Framing Artwork with a Wood Frame: When to Use a Point Driver

We recommend using a point driver when securing artwork into a wood frame (but not for use with wood canvas floaters), to secure a linen liner into a wood frame, and also to secure a canvas stretcher bar into a wood frame.

FrameMaster and FlexiMaster point drivers


We have two different point drivers available. The FrameMaster Point Driver and the FlexiMaster Point Driver. The difference between the two is that the FlexiMaster uses flexible points that allow you to bend them and interchange the artwork without having the pull the points out.

using a point driver with a wood frame


To use the point driver, hold it firmly against the lip of the wood frame. Be sure to raise the end of it slightly so the point becomes embedded in the frame at a slight angle, to help hold the artwork more securely.

pulling the point driver back


After pulling the trigger, pull the point driver back away from the frame at the same angle that the point was inserted at (pulling up too far could cause the point to bend too much, causing the artwork to shift).

two types of points


Here is an example of the two different points that we offer. The black one is the FlexiMaster point while the silver one is the FrameMaster point.

flexi-point bent upwards


And here is an example of the Flexi point being bent upwards.

To see the PointDriver in action, you can watch our video.



Point Drivers and framer’s points can also be used to secure linen liners into wood frames and dry mounted canvases or works on paper into the liner. Using points for this method will only work as long as the depth of the linen liner is smaller than the rabbet of the frame and the thickness of the artwork is less than the rabbet of the linen liner.


linen liner in a wood frame


Place the linen liner into the frame, followed by the mounted artwork.

shims added to the frame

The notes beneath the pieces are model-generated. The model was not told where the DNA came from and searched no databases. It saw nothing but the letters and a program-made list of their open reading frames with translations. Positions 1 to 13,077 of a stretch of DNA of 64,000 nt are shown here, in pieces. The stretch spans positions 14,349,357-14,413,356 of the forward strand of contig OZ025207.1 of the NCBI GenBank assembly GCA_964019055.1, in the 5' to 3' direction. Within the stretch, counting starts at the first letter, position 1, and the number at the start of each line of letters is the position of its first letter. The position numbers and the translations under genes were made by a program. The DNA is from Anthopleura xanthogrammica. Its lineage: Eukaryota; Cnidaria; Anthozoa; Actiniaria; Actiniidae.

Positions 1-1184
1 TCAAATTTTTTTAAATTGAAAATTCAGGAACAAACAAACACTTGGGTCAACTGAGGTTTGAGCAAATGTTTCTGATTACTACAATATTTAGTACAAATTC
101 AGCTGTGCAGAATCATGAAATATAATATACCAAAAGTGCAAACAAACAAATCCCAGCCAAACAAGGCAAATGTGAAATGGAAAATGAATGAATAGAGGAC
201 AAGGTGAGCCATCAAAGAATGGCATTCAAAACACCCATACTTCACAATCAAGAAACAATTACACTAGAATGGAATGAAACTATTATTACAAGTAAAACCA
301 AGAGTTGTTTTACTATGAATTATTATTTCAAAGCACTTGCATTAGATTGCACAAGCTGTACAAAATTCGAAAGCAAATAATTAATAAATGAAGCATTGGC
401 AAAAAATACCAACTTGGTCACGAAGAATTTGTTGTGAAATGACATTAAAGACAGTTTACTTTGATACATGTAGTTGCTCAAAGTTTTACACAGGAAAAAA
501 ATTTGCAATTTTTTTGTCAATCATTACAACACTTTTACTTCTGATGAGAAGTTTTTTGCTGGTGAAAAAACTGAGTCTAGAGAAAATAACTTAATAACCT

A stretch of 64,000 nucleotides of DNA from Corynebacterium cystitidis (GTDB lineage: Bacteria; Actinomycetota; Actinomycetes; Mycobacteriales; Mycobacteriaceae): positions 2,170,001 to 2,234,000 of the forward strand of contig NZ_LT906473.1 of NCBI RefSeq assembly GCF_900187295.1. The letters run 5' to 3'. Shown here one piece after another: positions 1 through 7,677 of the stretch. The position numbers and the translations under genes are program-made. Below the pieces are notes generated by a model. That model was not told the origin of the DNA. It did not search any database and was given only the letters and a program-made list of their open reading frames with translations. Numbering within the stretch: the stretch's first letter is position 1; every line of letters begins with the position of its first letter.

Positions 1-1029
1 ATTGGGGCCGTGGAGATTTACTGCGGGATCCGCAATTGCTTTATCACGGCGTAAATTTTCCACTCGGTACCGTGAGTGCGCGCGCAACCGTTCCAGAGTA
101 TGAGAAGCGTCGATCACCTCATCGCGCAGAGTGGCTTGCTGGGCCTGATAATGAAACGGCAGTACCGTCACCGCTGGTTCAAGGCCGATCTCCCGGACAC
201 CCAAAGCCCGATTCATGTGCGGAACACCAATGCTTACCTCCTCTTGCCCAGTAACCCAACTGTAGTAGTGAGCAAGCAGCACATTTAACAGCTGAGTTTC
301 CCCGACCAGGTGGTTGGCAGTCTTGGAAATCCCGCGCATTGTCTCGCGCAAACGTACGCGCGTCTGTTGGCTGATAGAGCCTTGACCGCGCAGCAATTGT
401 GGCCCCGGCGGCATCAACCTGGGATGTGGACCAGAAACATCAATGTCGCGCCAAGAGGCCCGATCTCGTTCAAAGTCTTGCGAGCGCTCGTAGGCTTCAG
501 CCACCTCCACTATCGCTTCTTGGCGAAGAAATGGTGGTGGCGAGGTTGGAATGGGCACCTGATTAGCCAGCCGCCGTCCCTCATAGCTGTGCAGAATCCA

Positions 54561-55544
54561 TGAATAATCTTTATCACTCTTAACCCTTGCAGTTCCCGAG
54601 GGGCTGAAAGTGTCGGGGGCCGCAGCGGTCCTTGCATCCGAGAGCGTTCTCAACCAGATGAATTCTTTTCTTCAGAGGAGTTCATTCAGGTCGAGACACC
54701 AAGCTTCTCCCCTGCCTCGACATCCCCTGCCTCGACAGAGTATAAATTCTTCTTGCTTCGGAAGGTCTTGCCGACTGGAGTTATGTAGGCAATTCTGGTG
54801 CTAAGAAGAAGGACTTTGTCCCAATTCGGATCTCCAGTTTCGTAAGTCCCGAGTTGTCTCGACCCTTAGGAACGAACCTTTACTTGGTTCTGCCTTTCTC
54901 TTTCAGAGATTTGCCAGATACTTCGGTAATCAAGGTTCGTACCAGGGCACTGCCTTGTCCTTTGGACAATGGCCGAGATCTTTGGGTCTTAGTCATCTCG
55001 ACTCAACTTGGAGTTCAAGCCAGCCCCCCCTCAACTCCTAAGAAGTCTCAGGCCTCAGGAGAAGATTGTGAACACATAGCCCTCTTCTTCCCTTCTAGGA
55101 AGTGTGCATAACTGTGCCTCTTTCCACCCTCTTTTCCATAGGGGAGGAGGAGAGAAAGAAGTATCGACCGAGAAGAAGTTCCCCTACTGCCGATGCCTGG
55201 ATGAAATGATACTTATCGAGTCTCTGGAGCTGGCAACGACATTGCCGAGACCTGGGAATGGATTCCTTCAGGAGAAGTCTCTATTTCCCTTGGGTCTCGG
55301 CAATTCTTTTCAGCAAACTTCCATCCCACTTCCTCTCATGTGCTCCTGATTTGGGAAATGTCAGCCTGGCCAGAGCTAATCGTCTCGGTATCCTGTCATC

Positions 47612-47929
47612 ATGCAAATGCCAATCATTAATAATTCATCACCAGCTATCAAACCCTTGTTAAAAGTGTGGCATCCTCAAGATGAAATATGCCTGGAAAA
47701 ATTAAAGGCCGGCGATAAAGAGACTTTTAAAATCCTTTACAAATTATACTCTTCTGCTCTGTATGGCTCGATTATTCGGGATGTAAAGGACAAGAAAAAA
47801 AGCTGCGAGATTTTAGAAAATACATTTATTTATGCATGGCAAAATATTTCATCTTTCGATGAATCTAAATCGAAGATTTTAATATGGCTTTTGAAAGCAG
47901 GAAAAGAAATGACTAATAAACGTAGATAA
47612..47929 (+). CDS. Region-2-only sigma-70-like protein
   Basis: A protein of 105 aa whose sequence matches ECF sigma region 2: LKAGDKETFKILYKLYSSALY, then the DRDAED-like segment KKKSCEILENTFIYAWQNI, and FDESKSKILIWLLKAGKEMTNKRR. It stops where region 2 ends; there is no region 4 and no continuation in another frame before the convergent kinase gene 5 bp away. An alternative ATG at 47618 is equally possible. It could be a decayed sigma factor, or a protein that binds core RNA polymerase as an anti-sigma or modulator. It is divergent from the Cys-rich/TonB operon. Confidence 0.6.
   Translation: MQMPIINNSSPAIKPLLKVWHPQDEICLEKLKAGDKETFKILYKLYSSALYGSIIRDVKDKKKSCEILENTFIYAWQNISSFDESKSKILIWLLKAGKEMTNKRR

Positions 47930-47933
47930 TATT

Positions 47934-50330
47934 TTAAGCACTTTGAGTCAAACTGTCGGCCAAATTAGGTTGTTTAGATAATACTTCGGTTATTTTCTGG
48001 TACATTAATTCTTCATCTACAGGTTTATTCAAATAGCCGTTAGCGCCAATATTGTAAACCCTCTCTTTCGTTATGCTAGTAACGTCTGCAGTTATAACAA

Add some kind of spacer or shim around the edges of the linen liner to be sure that it is centered inside the frame. Do the same to center the artwork inside of the liner.

inserting points into the liner and frame


Use the point driver to first secure the linen liner into the frame.  Now, use the point driver to secure the artwork inside the linen liner. The shims can now be removed.

Yet another useful application for the point driver is to secure a canvas stretcher bar into a wood frame. This method will only work if the rabbet of the frame is greater than the depth of the canvas. If the canvas sticks out above the back of the frame, try using Canvas Clips.


stretcher bar in a wood frame


Place the stretcher bar into the back of the frame. Note: our canvas does not have artwork attached to it for the purposes of showing this demonstration.

shims between the stretcher bar and the frame


Again, place spacers or shims between the canvas stretcher and the frame to keep the spacing uniform and the canvas stretcher centered in the frame. 

using a point driver on a canvas stretcher


Place one point in each side to prevent the canvas from shifting. Then, continuing around the frame, insert more points until the stretcher is secure in the frame. And you’re done!

Point drivers can be useful for a number of different applications. You can secure artwork into a frame as well as linen liners and stretched canvases.

AubreyK | 1/28/2014 10:31:08 AM | 2 comments
Comments
American Frame
Hi Penny,
Glad this tutorial was useful to you! We will be posting many others in the coming weeks, so stay tuned.
1/30/2014 7:52:45 AM

Penny Duncklee
Excellent lesson AND illustration. Easy to understand. I am glad I have been a happy customer for many years.
1/29/2014 6:57:40 PM

About this blog

Mike Cromly
So, who’s Mike? He is the man behind the mission of getting your picture frames produced and out the door quickly, correctly, with custom frame shop quality. Once your order is placed, it is in the hands of Mike and the many people he has trained over his 35+ years with the company. A natural teacher, he loves to tinker and experiment. Of course he has a nice office, but we rarely find him there. Working in the plant and improving our processes is his passion. Outside of American Frame, Mike is an outdoorsman, avid fisherman, devoted family man and Ohio State Buckeye fan. Mike's Twitter
For more tutorials and articles, take a look at our other blogs - A Good Frame of Mind or At Your Service



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